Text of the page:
On Tucholskystrasse, there is a little brown fox with what looks like a button mushroom (but is more likely a chef’s hat on one ear) surreptitiously climbing up the shop front of Wiener Brot. Inside the shop there is a shelf into which loaves of bread are filed vertically. Large red swirly lamps that look like thick brushstrokes hang from the ceiling. A colour picked up in the lipstick and cat’s eye glasses of the buxom woman behind the counter.
“Is this a Sarah Wiener shop?” I ask the shop assistant
“Yes.” She beams back.
“Oh.” I think flatly.
I had high expectations for another Sarah Wiener place Das Speisezimmer and although the design of the place was nice, the food was less than lacklustre. Still that was over a year ago and I had only eaten there once. I could be wrong about Sarah Wiener.
Except I’m not.Sarah Wiener has good ideas and knows how to brand herself and her shops so that they tick off all the right buzz words. For example the bakery uses ‘spring water’ and ‘stoneground organic flour’ to make bread in the ‘traditional’ manner. It’s enough to get a foodie all hot under the collar until I taste it and think “I don’t care if it took three cherubs and a garden gnome to make this biscuit, it’s over baked.” The main problem is her packaging oversells her content, which for the most part is fine but not noteworthy.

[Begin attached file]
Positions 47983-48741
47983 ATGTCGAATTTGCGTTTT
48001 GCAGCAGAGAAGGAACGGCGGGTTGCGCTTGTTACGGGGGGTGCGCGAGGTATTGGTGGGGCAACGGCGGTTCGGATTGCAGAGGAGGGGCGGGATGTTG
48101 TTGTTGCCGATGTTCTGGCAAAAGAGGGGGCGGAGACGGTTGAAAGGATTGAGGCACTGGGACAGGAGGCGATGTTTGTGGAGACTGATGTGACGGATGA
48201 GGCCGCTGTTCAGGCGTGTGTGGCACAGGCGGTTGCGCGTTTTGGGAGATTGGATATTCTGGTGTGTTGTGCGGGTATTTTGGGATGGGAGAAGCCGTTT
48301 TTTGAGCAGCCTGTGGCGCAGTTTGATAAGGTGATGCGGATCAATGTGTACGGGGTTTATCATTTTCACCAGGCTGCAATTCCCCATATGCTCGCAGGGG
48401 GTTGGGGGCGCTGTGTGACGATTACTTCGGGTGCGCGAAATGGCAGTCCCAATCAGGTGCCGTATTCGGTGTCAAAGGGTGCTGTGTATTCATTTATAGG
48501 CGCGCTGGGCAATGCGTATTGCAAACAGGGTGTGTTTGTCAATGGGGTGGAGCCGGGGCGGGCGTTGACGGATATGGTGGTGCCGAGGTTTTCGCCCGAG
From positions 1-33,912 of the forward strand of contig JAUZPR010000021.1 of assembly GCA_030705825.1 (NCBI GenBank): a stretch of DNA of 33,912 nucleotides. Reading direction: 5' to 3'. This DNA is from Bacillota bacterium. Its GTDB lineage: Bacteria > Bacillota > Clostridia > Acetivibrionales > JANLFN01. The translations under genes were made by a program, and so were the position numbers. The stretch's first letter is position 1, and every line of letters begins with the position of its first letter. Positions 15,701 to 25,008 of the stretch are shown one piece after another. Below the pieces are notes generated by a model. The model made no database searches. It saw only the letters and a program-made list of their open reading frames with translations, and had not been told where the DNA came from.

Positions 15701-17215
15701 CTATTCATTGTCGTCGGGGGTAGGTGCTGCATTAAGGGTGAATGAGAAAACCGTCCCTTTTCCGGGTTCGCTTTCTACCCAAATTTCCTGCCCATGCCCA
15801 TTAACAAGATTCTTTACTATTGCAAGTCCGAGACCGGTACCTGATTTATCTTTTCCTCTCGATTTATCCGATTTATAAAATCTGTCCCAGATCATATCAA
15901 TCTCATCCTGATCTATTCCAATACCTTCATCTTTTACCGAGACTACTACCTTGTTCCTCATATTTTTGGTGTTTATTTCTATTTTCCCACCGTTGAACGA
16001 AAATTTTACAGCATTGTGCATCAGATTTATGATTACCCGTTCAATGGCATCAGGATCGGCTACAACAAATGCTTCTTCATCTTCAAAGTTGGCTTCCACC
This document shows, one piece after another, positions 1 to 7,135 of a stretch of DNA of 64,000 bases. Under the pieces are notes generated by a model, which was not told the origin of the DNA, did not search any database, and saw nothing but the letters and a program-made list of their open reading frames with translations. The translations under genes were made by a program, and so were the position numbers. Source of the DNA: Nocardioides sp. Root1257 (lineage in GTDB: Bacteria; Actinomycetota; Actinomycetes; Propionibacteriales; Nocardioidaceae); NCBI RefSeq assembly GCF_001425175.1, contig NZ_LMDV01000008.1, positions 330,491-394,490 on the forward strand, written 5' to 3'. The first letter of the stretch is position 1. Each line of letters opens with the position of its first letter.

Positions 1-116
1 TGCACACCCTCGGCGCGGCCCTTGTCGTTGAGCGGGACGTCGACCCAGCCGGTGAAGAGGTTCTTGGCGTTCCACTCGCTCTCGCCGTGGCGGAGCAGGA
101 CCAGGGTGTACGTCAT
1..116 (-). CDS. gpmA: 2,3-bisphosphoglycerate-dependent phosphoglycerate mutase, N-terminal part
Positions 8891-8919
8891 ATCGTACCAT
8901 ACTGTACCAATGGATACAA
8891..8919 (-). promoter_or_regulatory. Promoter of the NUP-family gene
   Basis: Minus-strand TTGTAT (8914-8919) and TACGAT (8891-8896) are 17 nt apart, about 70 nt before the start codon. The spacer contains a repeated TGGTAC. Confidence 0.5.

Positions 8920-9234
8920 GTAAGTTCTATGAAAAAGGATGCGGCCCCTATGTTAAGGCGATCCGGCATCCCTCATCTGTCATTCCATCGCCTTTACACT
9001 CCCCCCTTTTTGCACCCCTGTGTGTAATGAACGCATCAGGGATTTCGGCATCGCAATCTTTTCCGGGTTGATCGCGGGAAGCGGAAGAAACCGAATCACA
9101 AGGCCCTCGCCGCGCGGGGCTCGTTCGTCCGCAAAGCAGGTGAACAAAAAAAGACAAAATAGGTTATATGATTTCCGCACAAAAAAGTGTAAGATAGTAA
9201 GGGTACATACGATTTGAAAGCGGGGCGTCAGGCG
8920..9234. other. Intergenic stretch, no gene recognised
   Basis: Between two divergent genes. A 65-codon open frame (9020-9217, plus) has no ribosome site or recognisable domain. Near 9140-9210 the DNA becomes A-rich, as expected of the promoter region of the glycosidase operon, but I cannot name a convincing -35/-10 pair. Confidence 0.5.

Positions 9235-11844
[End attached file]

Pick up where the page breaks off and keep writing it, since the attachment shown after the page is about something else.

Except for the coffee which is awful and expensive. Over €3. I wasn’t even given fresh milk for that price. No, instead the shop assistant lifted the plate on a pot of milk – the milk left over from some previous coffee at an unknowable point in time (the place doesn’t get much coffee custom) and proceeded to froth that up. Badly. The big bubble froth that dissolve quickly until you are left with something that looks like soap scum.
It left me no choice but to walk another 5 minutes to The Barn and have my coffee there. (There are other coffee places in Berlin besides The Barn but they do the best coffee within my immediate walkable radius)